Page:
Listen up all you hard-hat workers in flyover country. Former Vice President Joe Biden does not mince words. For the sake of a green revolution, he will kill your job without a second thought. Maybe leave that oil-drilling burg to make battery cars in Detroit.
We have suspected it for years. The radical environmental agenda of the left will kill millions of jobs throughout the country by closing coal mines and oil and gas operations to favor so-called sustainable contraptions that harvest sun and wind.
Our skeptics need only listen to Biden. At Thursday night's Democratic debate, a moderator asked him about the party's agenda for a revolution of sustainable energy. Would he continue supporting this movement "knowing potentially that it could displace thousands, maybe hundreds of thousands of blue-collar workers, in the interest of transition to that greener economy?"
"The answer is yes," Biden said without hesitation. "The answer is yes because the opportunity for those workers to transition to high-paying jobs, as Tom (Steyer) said, is real."
If Biden enters the White House, West Virginia coal miners might have to close up shop and take jobs squeegeeing solar panels far from their hometowns. Riggers in Weld County can roam the Eastern Plains to service wind turbines. That's what Biden has in mind.
More likely, a green revolution will trade high-wage mining and oil jobs for increasing child labor in foreign lands abundant with the metal reserves we don't have but need for the green movement's battery fixation. After dismissing the value of blue-collar jobs, Biden told us of the growing need for batteries larger than the surface of the debate stage to store electrons when the sun doesn't shine and the wind goes still.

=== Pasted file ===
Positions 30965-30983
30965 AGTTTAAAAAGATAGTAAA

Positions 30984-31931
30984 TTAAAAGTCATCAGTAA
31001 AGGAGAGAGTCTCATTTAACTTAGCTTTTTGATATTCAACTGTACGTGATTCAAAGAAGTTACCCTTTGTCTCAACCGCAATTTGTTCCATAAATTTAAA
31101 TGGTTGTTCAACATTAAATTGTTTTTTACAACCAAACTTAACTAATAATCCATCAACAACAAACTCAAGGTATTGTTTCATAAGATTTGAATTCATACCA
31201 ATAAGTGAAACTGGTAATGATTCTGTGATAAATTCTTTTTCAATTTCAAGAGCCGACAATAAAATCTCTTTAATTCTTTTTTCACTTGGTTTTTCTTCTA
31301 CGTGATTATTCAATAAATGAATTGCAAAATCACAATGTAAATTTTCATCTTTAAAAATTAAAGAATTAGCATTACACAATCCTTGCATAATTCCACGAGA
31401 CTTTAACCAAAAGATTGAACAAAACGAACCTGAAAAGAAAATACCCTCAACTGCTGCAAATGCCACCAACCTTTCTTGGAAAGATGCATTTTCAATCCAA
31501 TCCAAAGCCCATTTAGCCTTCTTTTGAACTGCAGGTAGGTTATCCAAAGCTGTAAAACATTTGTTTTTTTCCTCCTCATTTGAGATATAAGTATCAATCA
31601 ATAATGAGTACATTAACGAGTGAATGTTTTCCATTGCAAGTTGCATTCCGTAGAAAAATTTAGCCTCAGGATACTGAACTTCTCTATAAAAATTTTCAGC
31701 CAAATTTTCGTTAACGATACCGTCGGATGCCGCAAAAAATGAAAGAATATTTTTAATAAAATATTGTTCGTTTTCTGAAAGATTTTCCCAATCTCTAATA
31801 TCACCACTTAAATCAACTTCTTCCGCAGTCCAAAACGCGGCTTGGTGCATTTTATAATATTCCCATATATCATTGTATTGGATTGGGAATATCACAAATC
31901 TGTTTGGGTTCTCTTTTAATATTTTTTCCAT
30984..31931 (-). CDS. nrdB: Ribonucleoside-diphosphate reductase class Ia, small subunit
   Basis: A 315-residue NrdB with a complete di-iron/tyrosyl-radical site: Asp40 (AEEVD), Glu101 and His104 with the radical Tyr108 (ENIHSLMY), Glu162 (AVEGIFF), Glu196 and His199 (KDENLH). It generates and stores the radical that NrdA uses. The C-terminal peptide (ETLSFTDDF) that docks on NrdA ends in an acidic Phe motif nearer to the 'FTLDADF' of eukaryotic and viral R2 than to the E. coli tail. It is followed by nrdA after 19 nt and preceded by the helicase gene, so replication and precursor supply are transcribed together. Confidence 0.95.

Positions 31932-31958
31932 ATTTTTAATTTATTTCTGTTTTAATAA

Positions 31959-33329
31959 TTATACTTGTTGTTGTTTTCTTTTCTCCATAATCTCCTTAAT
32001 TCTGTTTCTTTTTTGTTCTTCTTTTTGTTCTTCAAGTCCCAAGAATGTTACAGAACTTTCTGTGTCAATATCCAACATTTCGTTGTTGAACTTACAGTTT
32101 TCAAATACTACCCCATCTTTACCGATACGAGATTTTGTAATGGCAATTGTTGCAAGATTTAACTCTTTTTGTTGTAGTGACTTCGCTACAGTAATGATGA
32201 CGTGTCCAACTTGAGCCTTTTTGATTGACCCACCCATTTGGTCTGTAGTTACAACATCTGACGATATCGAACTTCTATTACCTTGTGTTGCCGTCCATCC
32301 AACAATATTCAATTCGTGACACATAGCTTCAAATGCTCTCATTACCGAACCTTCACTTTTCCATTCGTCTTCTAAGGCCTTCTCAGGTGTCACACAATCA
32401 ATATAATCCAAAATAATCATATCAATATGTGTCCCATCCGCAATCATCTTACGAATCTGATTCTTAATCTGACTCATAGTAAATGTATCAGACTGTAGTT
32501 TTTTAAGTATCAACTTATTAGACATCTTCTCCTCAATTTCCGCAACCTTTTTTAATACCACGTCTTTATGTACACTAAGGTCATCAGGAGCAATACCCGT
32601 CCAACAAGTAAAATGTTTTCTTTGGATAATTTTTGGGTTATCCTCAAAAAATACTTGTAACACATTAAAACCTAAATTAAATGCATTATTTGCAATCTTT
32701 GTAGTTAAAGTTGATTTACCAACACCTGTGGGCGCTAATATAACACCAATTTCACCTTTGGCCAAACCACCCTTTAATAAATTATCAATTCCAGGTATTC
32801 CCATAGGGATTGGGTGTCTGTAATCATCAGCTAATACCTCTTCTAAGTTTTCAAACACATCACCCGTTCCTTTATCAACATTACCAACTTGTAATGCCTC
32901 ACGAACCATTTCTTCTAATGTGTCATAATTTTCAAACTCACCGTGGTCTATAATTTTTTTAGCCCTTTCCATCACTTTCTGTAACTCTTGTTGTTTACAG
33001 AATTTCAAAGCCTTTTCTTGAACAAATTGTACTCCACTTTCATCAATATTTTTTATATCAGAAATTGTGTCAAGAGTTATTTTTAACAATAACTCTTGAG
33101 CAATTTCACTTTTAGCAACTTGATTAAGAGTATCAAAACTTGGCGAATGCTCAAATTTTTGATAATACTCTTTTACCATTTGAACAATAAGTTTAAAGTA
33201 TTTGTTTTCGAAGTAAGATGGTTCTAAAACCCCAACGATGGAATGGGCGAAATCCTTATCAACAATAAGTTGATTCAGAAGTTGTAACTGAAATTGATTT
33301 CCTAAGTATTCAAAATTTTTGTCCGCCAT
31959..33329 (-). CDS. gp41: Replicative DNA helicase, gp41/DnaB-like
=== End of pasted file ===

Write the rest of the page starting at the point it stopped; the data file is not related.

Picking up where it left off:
A large body of emerging evidence warns of metal shortages for America's escalating battery needs. The studies tell of increasing pressure for unregulated child labor to extract metals with mining practices that deplete vulnerable populations of water and burden them with environmental degradation.
Conversely, those American workers Biden would readily dismiss are adults protected by regulations enforced by OSHA, the EPA, and state agencies. In saying "yes" to killing those jobs, he said yes to more reliance on foreign child labor, aka slavery. That is not an opinion; it is a fact.
A new report by the U.S. Chamber of Commerce Global Energy Institute documents what Biden would do to our economy by allowing a "greener economy" to kill energy jobs:
— More than 19 million jobs would be lost by 2025.
— $3.7 trillion in American household income would be lost from 2021-2025.
— $7.1 trillion to the U.S. economy would be lost and $1.9 trillion less in tax revenue would be collected by the federal, state, and local governments over the same period.
The boomer generation sat in gas lines of the 1970s. People desperate for fuel siphoned it from other people's cars, ushering in the locking gas cap.
America's economic fate relied heavily on the actions of the Organization of Petroleum Exporting Countries. For the United States, oil independence was a pie-in-the-sky vision on par with colonizing Mars.
New discoveries of abundant shale and natural gas reserves, and advancements in extracting both, changed everything over the ensuing 50 years. The U.S. became the world's largest producer of oil in 2018. The Department of Energy expects the U.S. to become a net energy exporter next year. All that forms the foundation of the economic welfare taken for granted by those who would mindlessly trash blue-collar jobs.
In our march toward energy independence, innovation and regulation have reliably improved fossil fuel emissions. While solar and wind are welcome additions to our country's energy portfolio, killing fossil fuels will destroy our economy, weaken American autonomy and national security, and harm the environment. Wealth funds environmental stewardship; poverty forces environmental exploitation and neglect.
When a politician says he does not care about killing working-class jobs, trust him to do just that. Don't give him the chance, as everyone will suffer.
REPRINTED FROM THE COLORADO GAZETTE
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